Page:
I have once been hospitalized for depression. One of the first things I noted, even in my detached state of mind, were the prints on the wall. Tired-looking posters of an unidentifiable lake in an undefinable country. Cheaply framed in brown mounts, sticking against the filthy plexiglass. The art felt lost, like me.
Artist Tim Shaw and Curator Niamh White had a similar experience when they visited a friend who was sectioned after a suicide attempt. The hospital mental health unit looked cold and clinical at a time when their friend was at her most vulnerable. With ten years of experience in the art world between them, they realised that they could use art to provide joy and dignity, and to stimulate and heal.
In 2016, Hospital Rooms was born. Staff of hospital psychiatric units around the U.K. quickly woke up to the enormous possibilities that artworks can offer to the wellbeing of their patients, and there is now a long waiting list to receive pieces of work. The charity itself has also grown and currently employs ten members of full-time staff.
Croydon PICU, a unit for men with severe mental health difficulties at Bethlem Royal Hospital, is a good example not just of the variety of artists that Hospital Room works with, but also of the careful process involved in creating the works – a process that is holistic and collaborative. Sonia Boyce, who will represent Britain at the 2022 Venice Biennale, created a large wall-based artwork which is inspired by the patients: it depicts the hands of people of various origins each carrying a different flower with healing properties.
Artist Harold Offeh held workshops in which service users were encouraged to explore the texture of different spaces in their unit through wax rubbings. He then layered the resulting patterns in a composition that was projected and painted directly on the wall of the Dining Room, telling the story of how we map the spaces around us.
That the service users really value the preparatory process is apparent from the many testimonials.
“The workshops and the care of the installations and the effort the artists put in very much validated me as a human being or individual, with permission to need and want a nice environment and made me feel like I was not just a patient-but a person. It felt very inclusive, when sometimes suffering with mental illness can be very isolating”, a service user wrote.
“To have somebody come along and invite you to take part in a workshop and listen to you and talk to you as an equal, that really validates you as a human being,” another said.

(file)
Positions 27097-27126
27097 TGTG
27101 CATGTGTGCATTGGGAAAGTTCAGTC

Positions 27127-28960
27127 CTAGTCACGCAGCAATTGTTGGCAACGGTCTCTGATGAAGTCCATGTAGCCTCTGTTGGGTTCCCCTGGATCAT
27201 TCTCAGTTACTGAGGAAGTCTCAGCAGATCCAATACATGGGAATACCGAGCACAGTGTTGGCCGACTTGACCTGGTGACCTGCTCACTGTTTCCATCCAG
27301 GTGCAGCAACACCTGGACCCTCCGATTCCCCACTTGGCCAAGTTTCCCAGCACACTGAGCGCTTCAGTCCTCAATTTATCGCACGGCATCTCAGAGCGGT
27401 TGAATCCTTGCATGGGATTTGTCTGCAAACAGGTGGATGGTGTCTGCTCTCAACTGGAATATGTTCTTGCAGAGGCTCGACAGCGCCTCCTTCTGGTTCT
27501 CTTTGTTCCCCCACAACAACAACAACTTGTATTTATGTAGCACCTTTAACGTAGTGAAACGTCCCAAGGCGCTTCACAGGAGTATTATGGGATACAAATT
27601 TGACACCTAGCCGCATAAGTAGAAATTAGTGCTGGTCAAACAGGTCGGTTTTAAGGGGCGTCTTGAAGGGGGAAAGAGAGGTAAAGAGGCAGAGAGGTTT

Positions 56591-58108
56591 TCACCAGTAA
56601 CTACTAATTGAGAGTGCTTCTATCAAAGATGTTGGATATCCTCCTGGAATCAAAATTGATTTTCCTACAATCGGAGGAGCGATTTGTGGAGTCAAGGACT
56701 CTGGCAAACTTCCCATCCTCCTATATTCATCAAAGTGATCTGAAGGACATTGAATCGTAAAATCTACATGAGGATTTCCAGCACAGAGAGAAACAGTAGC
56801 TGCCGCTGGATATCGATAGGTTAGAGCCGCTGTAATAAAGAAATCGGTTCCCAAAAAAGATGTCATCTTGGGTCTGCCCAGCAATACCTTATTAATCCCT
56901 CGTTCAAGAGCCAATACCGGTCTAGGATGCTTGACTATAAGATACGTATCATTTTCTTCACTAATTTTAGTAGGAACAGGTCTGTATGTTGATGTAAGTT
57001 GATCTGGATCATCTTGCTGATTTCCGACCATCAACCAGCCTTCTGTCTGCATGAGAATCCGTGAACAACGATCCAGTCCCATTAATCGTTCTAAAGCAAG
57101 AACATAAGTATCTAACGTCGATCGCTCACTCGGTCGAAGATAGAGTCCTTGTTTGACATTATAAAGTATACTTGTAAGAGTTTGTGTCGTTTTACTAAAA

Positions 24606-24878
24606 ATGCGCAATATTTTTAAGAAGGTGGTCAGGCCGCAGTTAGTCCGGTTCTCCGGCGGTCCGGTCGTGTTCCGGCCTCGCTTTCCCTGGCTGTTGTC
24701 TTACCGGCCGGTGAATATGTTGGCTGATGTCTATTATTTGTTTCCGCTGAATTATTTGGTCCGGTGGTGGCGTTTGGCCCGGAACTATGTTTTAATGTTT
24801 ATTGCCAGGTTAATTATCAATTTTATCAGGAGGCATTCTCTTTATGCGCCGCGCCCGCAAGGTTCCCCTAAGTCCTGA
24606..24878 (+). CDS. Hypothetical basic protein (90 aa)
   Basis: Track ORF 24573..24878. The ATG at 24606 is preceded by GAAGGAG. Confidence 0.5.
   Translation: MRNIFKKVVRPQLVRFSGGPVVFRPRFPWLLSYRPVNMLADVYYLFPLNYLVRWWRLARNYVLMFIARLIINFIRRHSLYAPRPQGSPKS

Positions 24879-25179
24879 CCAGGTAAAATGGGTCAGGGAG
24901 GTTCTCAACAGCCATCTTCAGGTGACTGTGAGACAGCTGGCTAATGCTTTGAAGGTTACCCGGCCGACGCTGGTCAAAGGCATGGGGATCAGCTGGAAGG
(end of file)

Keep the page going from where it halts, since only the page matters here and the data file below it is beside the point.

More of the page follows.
The charity has been active in all parts of the country. Greenfields Unit, near Plymouth, offers around-the-clock care for women with long-term mental health issues. One of the artists who made work there is Emma Talbot, who won the prestigious Max Mara Art Prize for Women last year. Most of Talbot’s work is centred around an anonymous, elegant female figure who blends in with the opulent nature around her: lyrical, colourful renditions of flowers and plants.
This is not easy work: it explores a dreamlike, inner narrative as well as socio-political issues such as climate change. But it is exactly this challenging and complex nature of the art that makes Hospital Rooms’ projects so different from a lot of other ‘hospital art’. Instead of settling for gallery-bought work that is neutral and tries to please everyone, Hospital Rooms’ site-specific artworks are inspired by the people and places where they were made. They sometimes evoke difficult conversations; they always ask something from the patients. This kind of art engages different parts of the brain, which is especially helpful for someone suffering from mental illness.
View this post on Instagram
One thing that all the artworks have in common is that they are uplifting and hopeful. Maybe the best example of this is Mark Titchner’s work in Snowfields Adolescent Unit, a residential ward offering mental health care to 12-18 year olds. Titchner is known for large and colourful murals that use text taken from sources as varied as Communist slogans and popular advertising (some may remember his billboards with ‘Please believe these days will pass’ during the lockdowns). The mural in Snowfields’ family room simply says ‘Believe Dreams’, against a backdrop of blue and white foliage.
“If you’ve been in hospital for a while, or don’t have leave, or you can’t go to a gallery, or art has never really been your thing, bringing a bit of the outside world in makes such a difference,” one of Snowfields’ users said. And ultimately, this is what Hospital Rooms does: empower people to dream and to believe through art. And not just any art, but the kind of art that you see in the UK’s best galleries and museums.
Did anyone say psychiatric wards are cold spaces? I didn’t think so.
Photographs courtesy of Hospital Rooms
Sabine is a member of Hospital Rooms’ Development Committee